This is a question about the KJV and the TR Greek text.
... του κυριου ημων ιησου χριστου της δοξης
[James 2:1 TR - Stephens, Beza, Elzevir, Scrivener - identical]
... our Lord Jesus Christ, the Lord of glory
[KJV 1769 'Lord' added]
The margin in the standard KJV text refers the reader to 1 Corinthians 2:8 '... crucified the Lord of glory'.
Robert Young expresses a very different meaning :
... the faith of the glory of our Lord Jesus Christ, [YLT James 2:1]
I am interested in the absence of the word 'Lord' in the TR text and the reasons Robert Young might have had for the translation he offers.
I am also interested if there is a genuine and substantial issue regarding manuscript variants (as opposed to a merely speculative or argumentative proposition).
James' mention of 'glory' in the context is quite understandable as he is exhorting his reader to have no consideration for any (superficial) 'glory' of the persons being discussed (and described in example in the next verse). He is exhorting and emphasising faith in 'our Lord Jesus Christ'.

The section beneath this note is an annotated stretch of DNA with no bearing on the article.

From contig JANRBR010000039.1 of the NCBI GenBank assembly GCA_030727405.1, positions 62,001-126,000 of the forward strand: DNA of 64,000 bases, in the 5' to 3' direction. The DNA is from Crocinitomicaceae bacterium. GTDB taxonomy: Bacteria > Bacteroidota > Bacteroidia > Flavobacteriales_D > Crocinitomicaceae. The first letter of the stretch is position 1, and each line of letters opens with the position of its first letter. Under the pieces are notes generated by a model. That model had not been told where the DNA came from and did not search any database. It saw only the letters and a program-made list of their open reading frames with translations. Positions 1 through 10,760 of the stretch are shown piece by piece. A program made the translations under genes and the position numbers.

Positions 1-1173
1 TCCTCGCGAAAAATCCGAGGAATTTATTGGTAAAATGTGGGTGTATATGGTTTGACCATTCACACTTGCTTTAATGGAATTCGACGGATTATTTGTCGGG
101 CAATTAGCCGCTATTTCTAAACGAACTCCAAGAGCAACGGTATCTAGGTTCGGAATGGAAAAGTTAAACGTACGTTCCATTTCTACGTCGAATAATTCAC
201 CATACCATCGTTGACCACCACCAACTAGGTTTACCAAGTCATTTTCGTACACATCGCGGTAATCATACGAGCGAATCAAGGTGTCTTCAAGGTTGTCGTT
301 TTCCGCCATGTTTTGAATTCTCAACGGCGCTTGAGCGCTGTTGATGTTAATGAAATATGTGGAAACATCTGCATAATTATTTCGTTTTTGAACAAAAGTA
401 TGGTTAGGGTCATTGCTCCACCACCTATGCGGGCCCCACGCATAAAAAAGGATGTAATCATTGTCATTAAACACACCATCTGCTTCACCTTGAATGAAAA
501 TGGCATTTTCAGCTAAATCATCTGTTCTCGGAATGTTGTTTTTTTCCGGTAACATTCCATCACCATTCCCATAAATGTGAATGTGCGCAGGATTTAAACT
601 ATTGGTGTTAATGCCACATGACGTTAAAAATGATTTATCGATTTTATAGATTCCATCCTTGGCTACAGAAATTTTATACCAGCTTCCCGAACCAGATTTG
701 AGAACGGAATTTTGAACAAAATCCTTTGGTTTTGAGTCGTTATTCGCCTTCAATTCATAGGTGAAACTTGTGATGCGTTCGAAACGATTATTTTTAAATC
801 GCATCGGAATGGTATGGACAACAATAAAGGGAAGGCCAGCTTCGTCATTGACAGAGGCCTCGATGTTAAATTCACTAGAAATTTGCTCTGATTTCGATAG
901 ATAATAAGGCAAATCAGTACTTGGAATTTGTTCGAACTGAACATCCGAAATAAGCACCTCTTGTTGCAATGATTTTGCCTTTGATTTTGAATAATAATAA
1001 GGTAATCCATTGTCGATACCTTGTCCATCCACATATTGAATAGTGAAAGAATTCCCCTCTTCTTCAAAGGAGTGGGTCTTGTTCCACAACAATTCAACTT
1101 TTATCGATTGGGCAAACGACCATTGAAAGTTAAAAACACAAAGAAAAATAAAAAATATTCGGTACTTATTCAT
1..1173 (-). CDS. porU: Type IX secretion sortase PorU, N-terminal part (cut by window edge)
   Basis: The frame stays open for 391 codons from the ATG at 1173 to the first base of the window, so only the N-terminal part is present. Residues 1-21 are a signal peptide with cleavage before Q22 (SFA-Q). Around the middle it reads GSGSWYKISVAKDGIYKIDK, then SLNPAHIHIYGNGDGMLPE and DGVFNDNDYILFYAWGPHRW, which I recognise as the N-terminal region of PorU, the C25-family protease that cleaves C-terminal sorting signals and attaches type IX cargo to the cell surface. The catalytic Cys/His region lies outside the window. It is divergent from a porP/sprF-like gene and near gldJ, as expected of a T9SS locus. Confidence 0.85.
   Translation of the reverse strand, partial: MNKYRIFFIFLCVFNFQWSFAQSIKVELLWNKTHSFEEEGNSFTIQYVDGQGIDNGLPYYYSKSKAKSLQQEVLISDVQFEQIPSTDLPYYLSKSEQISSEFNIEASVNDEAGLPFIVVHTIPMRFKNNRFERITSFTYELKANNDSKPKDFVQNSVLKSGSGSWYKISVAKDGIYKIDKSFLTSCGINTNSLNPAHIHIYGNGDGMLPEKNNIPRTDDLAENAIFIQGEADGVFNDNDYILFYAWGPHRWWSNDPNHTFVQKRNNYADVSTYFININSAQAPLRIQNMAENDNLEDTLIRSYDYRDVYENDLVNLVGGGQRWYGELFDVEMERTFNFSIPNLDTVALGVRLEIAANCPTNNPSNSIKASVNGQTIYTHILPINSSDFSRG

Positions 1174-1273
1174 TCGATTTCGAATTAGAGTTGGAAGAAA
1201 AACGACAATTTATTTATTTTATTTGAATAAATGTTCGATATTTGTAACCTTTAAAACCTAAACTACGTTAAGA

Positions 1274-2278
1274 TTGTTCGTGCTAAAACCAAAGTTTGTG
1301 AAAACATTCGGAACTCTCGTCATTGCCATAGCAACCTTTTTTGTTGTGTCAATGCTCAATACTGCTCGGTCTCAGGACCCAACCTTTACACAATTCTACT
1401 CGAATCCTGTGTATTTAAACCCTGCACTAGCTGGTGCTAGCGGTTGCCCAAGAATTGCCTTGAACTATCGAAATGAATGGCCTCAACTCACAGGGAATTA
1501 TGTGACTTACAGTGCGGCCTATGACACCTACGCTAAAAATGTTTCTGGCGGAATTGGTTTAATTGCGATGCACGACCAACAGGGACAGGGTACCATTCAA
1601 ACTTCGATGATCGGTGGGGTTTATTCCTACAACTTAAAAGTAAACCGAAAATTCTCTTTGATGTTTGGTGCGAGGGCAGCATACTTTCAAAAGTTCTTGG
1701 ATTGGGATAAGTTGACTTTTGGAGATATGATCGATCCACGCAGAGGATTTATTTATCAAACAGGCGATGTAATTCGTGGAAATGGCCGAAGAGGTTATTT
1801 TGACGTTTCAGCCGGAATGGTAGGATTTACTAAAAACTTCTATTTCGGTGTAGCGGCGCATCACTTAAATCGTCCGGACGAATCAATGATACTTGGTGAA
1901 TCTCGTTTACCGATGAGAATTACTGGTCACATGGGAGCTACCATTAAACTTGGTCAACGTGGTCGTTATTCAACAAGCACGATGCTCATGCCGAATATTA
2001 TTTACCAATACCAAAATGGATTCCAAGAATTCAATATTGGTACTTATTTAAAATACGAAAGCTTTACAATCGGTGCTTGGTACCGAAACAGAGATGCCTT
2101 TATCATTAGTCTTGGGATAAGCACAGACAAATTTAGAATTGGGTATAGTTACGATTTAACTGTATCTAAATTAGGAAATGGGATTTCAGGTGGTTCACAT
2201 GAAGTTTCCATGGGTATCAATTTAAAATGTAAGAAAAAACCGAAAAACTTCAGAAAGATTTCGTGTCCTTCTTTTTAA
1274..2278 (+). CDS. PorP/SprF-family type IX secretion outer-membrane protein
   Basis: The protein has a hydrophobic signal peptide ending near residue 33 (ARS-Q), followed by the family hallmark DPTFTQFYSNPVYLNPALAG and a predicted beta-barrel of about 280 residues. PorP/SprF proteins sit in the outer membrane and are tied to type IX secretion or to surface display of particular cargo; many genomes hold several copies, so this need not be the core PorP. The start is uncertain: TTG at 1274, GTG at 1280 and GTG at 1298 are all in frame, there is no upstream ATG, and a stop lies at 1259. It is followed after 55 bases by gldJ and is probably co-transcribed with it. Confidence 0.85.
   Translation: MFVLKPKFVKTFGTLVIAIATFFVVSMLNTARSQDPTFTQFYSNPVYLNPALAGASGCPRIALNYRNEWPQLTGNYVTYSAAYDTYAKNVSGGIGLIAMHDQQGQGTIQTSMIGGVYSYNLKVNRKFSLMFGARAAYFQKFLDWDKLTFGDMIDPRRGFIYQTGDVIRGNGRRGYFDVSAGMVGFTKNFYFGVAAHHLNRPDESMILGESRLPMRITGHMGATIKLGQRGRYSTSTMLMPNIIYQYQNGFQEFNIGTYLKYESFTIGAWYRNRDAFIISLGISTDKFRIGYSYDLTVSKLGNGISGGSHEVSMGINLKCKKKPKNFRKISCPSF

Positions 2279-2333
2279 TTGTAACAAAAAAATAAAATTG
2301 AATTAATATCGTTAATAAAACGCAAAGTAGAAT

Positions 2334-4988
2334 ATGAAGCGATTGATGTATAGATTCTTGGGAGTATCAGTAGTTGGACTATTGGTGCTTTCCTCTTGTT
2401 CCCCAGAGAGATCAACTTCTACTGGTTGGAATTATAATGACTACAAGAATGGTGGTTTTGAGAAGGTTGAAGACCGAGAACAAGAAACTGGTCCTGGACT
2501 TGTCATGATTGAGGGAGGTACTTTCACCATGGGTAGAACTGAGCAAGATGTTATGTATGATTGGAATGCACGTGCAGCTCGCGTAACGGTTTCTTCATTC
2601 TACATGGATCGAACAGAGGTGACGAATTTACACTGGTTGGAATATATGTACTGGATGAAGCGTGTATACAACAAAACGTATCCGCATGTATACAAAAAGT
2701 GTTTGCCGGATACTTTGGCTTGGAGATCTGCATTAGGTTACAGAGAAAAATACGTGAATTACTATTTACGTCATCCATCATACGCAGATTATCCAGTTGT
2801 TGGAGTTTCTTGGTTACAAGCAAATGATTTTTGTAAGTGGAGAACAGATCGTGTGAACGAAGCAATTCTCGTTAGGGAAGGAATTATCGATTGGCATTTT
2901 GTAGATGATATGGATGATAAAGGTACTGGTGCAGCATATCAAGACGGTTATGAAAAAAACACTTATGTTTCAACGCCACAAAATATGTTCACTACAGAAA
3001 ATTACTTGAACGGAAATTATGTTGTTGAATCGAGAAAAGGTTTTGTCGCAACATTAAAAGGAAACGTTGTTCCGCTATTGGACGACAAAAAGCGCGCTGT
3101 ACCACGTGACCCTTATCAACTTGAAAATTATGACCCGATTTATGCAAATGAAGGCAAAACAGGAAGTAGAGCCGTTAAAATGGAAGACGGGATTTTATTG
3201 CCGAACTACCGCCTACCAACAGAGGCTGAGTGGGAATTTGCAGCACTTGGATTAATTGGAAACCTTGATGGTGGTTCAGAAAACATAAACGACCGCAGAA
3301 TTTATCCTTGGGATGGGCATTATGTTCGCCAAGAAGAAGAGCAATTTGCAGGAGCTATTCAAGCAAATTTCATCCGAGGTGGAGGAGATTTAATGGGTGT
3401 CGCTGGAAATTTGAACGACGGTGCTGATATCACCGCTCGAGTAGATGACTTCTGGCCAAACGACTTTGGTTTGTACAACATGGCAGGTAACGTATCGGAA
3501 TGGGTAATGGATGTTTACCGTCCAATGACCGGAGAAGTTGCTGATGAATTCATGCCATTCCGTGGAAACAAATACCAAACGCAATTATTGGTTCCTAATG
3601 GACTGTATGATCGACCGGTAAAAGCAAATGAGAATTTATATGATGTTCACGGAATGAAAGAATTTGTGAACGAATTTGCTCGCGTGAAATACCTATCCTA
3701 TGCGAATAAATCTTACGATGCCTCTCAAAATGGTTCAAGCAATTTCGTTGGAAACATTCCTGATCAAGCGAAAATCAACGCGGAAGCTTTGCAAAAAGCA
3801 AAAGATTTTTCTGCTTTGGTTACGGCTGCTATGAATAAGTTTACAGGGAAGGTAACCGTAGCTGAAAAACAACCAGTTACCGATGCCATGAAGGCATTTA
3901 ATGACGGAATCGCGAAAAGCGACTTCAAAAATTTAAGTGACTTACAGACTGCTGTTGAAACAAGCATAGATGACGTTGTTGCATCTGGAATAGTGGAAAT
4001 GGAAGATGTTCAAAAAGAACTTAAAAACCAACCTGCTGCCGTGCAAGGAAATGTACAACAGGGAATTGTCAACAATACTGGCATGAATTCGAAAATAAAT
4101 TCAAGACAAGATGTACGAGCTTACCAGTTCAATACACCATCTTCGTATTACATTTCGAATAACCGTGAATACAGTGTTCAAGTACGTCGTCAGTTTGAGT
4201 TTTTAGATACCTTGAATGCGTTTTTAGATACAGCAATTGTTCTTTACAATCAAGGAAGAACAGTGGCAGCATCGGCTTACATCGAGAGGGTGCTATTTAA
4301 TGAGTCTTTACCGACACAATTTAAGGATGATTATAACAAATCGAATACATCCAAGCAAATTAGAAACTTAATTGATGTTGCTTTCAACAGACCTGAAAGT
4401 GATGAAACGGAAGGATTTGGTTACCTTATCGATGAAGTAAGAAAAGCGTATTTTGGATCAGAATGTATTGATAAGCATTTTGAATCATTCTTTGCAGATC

But the word order which he uses must be making a point which, perhaps, translators are finding difficult or ambiguous, unless there is a genuine issue regarding manuscript variants which may be the reason for the KJV referencing another, similar, passage as a means of critical recovery.
Additional (my own further comment below) :
The TR text reads την πιστιν του κυριου ημων ιησου χριστου της δοξης which, literally, reads the faith of the Lord of us Jesus Christ the glory. 'The faith' is accusative to the verb 'hold'. The rest is genitive to the noun 'faith'. There is, perhaps, an ambiguity in that one could separate 'glory' and make it genitive to the personal nouns 'Jesus Christ'. Otherwise, 'Jesus Christ the glory' becomes a title in the same way that John calls the Lord 'Jesus Christ Righteous', 1 John 2:1.